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Buying A Franchise:
A Consumer Guide

... Continued From Previous Page

Advertising

This section has information on advertising costs. Franchisees often are required to contribute a percentage of their income to an advertising fund. Find out:

  • what part of the advertising fund is devoted
    to administrative costs

  • what other expenses are paid from the advertising fund

  • whether franchisees have any control over how the advertising dollars are spent

  • what advertising promotions the company has already engaged in and what’s on the drawing board

  • what percentage of the fund is spent on national advertising

  • what percentage of the fund is spent on advertising in your area

  • what percentage is devoted to selling more franchises

  • whether all franchisees contribute equally to
    the advertising fund

  • whether you need the franchisor’s consent to develop and buy your own advertising

  • whether there are rebates or advertising contribution discounts if you do your own advertising

  • whether the franchisor gets any commissions or rebates when it places advertisements, and who benefits from those—you or the franchisor

Current and Former Franchisees

This section has very important information about current and former franchisees. Many franchisees in your area may mean more competition for customers. The number of terminated, cancelled, or non-renewed franchises may indicate problems.

Some companies may repurchase failed outlets and list them as company-owned outlets.

Look for contact information for current franchisees and franchisees who have left the system within the last year; talking to them may be the most reliable way for you to verify the franchisor’s claims. Visit or phone as many of the current and former franchisees as possible to chat about their experiences, and the volume and type of business they’re doing. Note that some of them may have signed confidentiality agreements that prevent them from speaking with you. If that’s the case, try contacting others on the list.

If you buy an existing outlet that was reacquired by the franchisor, the franchisor must tell you who owned and operated the outlet for the last five years. Several owners in a short time may indicate that the location isn’t profitable or that the franchisor hasn’t supported that outlet as promised. Consider contacting several previous owners to learn more about their experience operating the particular outlet. You will want to learn:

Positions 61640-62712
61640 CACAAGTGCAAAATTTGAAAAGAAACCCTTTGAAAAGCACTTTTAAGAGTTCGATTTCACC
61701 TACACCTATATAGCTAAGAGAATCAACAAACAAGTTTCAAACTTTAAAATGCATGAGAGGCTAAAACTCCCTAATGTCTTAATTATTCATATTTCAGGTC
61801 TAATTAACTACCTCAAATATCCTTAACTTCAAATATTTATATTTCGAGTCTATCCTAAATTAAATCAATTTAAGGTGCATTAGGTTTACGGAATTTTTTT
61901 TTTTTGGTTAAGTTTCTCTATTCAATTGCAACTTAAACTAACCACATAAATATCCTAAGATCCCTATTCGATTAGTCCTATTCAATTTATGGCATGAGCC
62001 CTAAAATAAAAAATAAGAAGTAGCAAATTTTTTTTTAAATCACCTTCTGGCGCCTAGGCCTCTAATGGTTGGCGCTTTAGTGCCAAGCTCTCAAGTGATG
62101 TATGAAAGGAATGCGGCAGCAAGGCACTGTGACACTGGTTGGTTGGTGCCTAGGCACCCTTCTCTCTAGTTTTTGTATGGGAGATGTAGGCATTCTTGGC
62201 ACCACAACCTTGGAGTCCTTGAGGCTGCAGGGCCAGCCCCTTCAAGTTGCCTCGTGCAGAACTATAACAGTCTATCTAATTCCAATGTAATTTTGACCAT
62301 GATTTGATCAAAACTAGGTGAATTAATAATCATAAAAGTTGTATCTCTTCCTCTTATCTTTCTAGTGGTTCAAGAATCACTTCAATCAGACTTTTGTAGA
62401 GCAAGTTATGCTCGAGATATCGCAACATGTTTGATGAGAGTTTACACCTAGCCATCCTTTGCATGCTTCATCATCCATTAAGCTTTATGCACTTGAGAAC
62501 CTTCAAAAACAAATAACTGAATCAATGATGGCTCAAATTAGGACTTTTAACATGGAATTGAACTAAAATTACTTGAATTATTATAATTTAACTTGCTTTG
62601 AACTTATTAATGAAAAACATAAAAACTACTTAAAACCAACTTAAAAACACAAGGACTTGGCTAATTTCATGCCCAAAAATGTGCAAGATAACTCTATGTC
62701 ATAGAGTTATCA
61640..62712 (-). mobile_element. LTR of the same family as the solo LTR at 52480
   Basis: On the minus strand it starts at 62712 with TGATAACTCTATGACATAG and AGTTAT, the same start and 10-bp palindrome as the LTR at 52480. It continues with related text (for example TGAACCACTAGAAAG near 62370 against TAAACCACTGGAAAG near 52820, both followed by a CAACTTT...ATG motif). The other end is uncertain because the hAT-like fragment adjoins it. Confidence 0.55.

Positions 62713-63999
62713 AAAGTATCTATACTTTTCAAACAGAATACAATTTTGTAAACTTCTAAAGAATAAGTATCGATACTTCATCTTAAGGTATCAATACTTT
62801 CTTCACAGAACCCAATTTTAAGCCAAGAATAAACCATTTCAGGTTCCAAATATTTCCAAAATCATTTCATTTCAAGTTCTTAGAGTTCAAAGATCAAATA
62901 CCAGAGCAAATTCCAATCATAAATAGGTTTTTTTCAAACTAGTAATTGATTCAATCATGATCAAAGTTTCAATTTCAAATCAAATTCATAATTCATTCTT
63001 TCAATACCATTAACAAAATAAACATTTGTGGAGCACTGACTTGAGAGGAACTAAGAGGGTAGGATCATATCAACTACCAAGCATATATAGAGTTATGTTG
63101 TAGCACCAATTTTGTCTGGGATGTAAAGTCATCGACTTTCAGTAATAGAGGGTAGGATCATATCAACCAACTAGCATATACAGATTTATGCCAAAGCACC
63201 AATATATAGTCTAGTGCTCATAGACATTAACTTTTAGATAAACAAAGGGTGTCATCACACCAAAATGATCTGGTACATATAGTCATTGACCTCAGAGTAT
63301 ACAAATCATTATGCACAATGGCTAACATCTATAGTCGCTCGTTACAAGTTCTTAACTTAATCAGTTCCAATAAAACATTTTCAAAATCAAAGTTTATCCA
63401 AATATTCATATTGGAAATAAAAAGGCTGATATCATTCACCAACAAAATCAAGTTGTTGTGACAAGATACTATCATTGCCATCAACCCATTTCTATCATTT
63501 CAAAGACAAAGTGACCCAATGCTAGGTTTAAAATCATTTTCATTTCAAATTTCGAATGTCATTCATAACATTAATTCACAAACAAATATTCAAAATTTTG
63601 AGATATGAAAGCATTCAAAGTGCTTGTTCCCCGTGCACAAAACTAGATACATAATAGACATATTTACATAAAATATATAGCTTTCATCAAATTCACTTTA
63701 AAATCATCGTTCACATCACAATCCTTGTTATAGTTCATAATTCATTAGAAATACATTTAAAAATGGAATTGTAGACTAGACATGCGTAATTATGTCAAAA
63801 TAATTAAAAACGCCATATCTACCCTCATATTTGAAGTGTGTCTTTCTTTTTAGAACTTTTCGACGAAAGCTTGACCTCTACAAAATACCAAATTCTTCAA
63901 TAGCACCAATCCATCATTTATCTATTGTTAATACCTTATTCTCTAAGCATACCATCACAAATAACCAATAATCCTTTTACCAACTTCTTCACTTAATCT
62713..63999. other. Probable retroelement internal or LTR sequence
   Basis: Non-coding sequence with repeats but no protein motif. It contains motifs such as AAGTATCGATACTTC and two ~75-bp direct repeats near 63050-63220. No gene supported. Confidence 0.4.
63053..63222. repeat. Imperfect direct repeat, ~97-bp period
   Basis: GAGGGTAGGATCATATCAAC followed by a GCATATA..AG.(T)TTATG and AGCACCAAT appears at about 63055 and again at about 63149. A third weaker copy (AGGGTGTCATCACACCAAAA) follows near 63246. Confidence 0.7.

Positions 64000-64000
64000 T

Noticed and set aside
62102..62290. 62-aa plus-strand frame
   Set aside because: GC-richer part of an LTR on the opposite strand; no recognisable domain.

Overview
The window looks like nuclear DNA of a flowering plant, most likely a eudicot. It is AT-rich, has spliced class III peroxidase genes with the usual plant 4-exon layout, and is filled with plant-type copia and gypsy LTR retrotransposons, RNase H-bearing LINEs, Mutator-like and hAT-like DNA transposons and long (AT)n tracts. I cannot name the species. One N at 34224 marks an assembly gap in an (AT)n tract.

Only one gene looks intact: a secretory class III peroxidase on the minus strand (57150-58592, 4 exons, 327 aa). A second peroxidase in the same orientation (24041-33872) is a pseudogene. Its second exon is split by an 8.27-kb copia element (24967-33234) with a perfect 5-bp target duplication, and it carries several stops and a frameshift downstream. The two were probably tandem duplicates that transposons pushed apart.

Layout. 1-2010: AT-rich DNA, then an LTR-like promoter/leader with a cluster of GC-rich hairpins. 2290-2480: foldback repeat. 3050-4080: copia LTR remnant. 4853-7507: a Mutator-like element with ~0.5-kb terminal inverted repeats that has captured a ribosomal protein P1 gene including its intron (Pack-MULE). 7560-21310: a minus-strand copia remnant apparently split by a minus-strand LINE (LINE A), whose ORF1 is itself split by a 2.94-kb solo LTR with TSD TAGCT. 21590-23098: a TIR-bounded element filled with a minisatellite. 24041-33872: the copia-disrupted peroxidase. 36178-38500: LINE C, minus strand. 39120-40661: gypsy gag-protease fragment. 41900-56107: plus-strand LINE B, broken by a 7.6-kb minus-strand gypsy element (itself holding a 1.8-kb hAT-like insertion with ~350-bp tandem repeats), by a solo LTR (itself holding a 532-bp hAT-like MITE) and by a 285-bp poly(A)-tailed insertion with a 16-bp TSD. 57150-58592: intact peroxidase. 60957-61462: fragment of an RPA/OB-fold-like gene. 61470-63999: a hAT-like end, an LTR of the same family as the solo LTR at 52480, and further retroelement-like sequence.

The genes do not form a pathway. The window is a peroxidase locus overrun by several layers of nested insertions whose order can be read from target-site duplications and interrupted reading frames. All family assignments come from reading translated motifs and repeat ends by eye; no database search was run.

• how long the franchisee operated the franchise

  • where the franchise was located

  • whether they were able to open the outlet in a reasonable time

  • their total investment, including any hidden or unexpected costs

  • how long it took them to cover operating costs
    and earn a reasonable income

  • whether they were satisfied with the cost, delivery,
    and quality of the goods or services they sold

  • their backgrounds before becoming a franchisee

  • If you have doubts about whether the training offered is sufficient to give you the tools you need to handle day-to-day business operations, consider another franchise opportunity.

  • whether the franchisor’s training was adequate

  • whether the franchisor provided ongoing help

  • their satisfaction with the franchisor’s advertising program

  • whether the franchisor fulfilled its contractual obligations

  • whether the franchisee would invest in another outlet

  • whether the franchisee would recommend the investment

Some franchisors may give you a separate reference list of franchisees to contact. To ensure that you get the full picture, you may want to contact at least some references listed in the disclosure document that are not on the separate list.

Associations of Franchisees Operating Similar Outlets

There’s no question that the disclosure document is critical reading for potential franchisees. Associations of franchisees who are operating similar outlets are another important source of information. Whether or not these associations are sponsored or endorsed by the franchisor, they can provide information about the state of the relationship between the franchisor and its franchisees. You may want to ask a franchisee association about:

  • its membership

  • its history

  • its goals

  • its relationship with the franchisor

  • any benefits in buying from one franchisor versus a competitor

  • any problems franchisees are facing in the operation
    of their outlets

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